In this second post of our Lenten series on the Book of Judges, Mthr Melanie writes on Gideon, and trust, and the glorious embarrasment of the Christian life.
Which of you, intending to build an out-house, does not first sit down and estimate the cost, to see whether he has enough to complete it?
Well, of course. Prudence is a very British virtue.
And which of you, if you were sent down to a riverbank to drink, wouldn’t kneel, and make a cup of your hands, and lift them to your mouth?
Well, of course. Decorum is a very British thing, too. Highly prized in a watchful and judgemental world.
But in the book of Judges, God tells Gideon to send away the soldiers who decorously scoop the water into their mouths. God has no use for these people. He is told to keep the soldiers who prostrate themselves at the riverbank and lap up the water with their faces, like a dog. For these people, God has a use.
Why? Because they are all in. They don’t care what people think. They have forgotten themselves completely in their commitment to what is before them. God wants those who (to use phrase from the psalmist) will drink deeply from God’s consoling breast. Great big gulps of his grace, not mimsy little sips of it.
But: those who drink deep of God will have their bottoms in the air. The world will see a row of bottoms. They will see such a person as abject, debased, idiotic. They will begin to ridicule him, saying, “This fellow began to build and was not able to finish.” Jesus knows we do not like to be ridiculed.
Jesus also knows that we like to make our own plans and stick to them. For what king, going out to wage war against another king, will not sit down first and consider whether he is able with ten thousand to oppose the one who comes against him with twenty thousand? If he cannot, then, while the other is still far away, he sends a delegation and asks for the terms of peace.
Well, of course he would. This is life and death. But God instructs Gideon ‘Whoever is fearful and trembling, let him return home’. And in that moment, thirty-two thousand men become ten thousand. Then, at the river-bank test, ten thousand become three hundred. Less than one per cent of Gideon’s troops remain. Surrender is the only rational option. How can he win?
Well, he can’t. But then, he doesn’t have to. It is not his strength, or the strength of his army that will win this battle. None of this is even Gideon’s idea. Gideon doesn’t have any ideas. He waits to hear God’s idea. And when he has heard it, he asks for a sign to confirm it. And when the sign comes, he asks for another sign. And when that sign comes, he asks for another sign. When he has listened, discerned, confirmed that this is God’s will - then, he acts.
And when he acts: all in. Total commitment. No matter that the enemy is ferocious and he is colossally outnumbered - Gideon is dauntless. He knows that this is the Lord’s work. And that he, the Lord, will do it.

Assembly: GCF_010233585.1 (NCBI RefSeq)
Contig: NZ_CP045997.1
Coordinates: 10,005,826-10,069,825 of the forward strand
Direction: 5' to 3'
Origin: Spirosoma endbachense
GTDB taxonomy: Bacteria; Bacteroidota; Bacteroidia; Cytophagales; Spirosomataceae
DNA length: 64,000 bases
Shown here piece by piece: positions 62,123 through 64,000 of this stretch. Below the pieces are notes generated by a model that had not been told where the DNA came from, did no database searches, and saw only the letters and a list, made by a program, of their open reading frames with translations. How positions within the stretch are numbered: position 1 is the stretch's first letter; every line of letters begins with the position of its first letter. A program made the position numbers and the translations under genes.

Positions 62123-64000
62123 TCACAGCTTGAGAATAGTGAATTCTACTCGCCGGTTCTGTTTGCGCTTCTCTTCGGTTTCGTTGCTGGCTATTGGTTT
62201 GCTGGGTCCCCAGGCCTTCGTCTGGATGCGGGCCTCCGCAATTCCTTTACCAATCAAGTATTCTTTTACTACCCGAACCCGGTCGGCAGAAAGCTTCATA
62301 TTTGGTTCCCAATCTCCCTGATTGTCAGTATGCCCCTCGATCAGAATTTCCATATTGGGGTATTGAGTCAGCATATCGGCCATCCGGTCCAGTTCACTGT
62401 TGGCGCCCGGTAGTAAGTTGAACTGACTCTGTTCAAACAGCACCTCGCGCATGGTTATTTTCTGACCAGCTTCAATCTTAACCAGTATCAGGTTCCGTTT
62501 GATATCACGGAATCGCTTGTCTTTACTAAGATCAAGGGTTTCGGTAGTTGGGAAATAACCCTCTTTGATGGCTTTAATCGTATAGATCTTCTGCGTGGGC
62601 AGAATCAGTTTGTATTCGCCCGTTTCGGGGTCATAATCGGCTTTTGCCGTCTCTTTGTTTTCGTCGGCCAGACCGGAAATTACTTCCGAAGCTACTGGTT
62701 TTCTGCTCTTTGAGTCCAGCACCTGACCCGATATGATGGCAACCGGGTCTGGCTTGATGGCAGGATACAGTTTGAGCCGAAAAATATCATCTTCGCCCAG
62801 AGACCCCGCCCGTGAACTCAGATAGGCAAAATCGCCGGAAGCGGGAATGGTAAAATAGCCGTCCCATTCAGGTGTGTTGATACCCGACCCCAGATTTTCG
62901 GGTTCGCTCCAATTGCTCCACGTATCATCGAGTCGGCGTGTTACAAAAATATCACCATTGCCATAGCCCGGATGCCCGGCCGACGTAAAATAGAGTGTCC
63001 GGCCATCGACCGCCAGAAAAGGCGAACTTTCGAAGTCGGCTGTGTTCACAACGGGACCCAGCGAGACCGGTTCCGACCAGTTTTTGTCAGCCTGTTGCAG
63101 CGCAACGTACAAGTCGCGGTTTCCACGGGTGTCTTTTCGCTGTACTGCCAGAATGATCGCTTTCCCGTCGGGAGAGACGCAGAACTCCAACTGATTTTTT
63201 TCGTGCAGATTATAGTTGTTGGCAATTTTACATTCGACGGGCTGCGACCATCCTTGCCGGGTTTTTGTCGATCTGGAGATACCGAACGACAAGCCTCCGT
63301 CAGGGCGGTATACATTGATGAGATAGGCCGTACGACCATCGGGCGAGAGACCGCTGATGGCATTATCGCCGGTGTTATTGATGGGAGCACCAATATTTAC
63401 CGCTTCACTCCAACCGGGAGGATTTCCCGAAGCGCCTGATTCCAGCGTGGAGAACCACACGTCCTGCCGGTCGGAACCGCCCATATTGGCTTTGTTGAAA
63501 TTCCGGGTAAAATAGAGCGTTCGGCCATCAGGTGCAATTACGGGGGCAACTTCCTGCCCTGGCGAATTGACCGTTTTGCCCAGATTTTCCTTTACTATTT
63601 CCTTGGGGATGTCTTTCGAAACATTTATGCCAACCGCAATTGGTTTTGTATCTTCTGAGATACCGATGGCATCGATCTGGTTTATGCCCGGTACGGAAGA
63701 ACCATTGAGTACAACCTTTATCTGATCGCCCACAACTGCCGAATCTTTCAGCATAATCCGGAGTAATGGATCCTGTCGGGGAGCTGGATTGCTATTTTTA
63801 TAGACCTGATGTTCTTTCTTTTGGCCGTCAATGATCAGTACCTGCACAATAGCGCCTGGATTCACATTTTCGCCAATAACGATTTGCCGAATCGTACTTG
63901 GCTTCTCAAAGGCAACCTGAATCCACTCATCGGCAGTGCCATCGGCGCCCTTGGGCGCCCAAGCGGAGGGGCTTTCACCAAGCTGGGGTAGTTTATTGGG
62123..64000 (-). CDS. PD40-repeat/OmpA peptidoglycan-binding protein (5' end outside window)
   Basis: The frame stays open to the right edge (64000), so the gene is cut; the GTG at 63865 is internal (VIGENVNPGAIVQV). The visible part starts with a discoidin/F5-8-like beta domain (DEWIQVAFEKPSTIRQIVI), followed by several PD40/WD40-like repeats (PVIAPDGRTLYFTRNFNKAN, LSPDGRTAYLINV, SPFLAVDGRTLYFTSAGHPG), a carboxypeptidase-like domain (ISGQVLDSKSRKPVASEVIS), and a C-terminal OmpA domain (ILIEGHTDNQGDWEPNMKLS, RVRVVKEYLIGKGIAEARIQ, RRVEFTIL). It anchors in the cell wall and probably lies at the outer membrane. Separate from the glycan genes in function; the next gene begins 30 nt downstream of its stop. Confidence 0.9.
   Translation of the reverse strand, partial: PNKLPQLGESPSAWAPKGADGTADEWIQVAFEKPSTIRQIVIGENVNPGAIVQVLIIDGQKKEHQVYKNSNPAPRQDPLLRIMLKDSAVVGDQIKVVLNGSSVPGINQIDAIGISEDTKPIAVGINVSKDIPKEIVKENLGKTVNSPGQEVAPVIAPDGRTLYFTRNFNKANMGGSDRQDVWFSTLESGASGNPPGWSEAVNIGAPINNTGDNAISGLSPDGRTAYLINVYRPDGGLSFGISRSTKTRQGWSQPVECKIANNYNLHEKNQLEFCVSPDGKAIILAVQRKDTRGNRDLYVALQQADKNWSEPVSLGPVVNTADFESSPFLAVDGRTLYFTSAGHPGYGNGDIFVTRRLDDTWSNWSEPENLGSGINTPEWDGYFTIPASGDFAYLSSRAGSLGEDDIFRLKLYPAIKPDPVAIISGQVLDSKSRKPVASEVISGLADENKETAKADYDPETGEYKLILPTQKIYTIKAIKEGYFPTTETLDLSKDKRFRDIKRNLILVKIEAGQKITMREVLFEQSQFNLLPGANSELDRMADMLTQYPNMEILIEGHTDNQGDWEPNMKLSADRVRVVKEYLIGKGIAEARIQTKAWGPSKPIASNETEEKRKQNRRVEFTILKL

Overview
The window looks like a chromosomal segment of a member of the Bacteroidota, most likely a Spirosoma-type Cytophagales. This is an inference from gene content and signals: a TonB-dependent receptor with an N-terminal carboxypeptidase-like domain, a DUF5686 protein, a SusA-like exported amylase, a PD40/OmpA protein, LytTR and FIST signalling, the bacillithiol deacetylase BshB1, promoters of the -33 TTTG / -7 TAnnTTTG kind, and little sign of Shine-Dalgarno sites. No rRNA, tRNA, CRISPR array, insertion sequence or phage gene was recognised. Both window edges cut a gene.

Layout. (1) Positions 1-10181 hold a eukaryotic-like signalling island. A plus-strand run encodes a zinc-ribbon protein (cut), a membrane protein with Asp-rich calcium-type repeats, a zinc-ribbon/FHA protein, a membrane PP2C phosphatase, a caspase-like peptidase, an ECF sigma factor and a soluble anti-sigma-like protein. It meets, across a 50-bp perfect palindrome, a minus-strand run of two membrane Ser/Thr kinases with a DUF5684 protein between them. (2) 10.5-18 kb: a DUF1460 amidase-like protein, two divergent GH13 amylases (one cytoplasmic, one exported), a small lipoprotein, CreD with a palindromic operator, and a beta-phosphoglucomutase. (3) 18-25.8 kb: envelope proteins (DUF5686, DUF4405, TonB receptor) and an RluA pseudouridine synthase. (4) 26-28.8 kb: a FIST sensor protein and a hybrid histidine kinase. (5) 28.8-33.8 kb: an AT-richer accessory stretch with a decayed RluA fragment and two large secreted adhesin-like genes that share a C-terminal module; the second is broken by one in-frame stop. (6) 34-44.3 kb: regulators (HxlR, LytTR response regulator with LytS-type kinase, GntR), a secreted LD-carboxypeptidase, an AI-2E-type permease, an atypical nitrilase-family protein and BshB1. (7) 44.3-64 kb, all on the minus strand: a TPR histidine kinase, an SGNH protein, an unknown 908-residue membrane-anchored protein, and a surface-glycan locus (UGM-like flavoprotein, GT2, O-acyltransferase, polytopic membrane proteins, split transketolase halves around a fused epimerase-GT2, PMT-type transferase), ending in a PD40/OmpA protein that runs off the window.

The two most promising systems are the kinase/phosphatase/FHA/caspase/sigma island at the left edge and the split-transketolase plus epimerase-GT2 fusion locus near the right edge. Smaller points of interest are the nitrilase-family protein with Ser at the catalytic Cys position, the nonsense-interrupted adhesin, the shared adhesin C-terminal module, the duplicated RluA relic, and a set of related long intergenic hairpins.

So: is it the Lord’s work? God’s outhouse or our outhouse? If it’s God’s, we can trust to him that he will bring it to completion. If it’s ours, why are we building it? God’s battle or our battle? If it’s God’s battle, we’ve only to join in. Christ has already got the victory. If its our battle, why are we fighting it?
Gideon seems an unlikely hero in Homeric terms. An unheroic lack of initiative on the one hand, a rash, almost suicidal, daring on the other. But then Christ is the same unlikely hero: prayerful caution in discerning God’s will; and total self-effacing commitment in doing it.
Our way is the opposite. Our way is fervent commitment to our own plan (let’s surrender), and great timidity in carrying out God’s (costings first). And so we give things up for Lent. Like Gideon at prayer. We give up our own way. And, we take things up for Lent. Like Gideon in battle. We commit to God’s way.
Like most Church of England clergy I marry people who don’t believe in sacraments and I baptise babies who won’t be brought to church. They may or may not come to follow Christ on day. We pray that they will. They are many in number. They can be counted. But they cannot be counted on. People who scoop a dainty handful of the living water. People making careful plans for sensible accommodations. They will be a success at cocktail parties and in the actuarial profession. But they are no use to God.
Eleven years ago almost to the day I woke up on a Tuesday morning and realised I really did have to be a Christian. I emailed a friend (now a priest) who said this:
“If you are going to be a Christian, you will have to get to grips with Jesus. Not some abstract Greek Christ, but Jesus, the Jew, whose name we are sometimes embarrassed even to say.”
Jesus, whose name we are embarrassed to say, was not ashamed to be found in human form. Jesus, whose name we are embarrassed to say, prayed in perfect trust: God’s will be done. Jesus, whose name we are embarrassed to say, willingly faced death for our sakes: exposed, ridiculed, resourceless. This Jesus, whose name we are embarrassed to say, says ‘Let anyone who is thirsty come to me’. We have only to prostrate ourselves, and drink.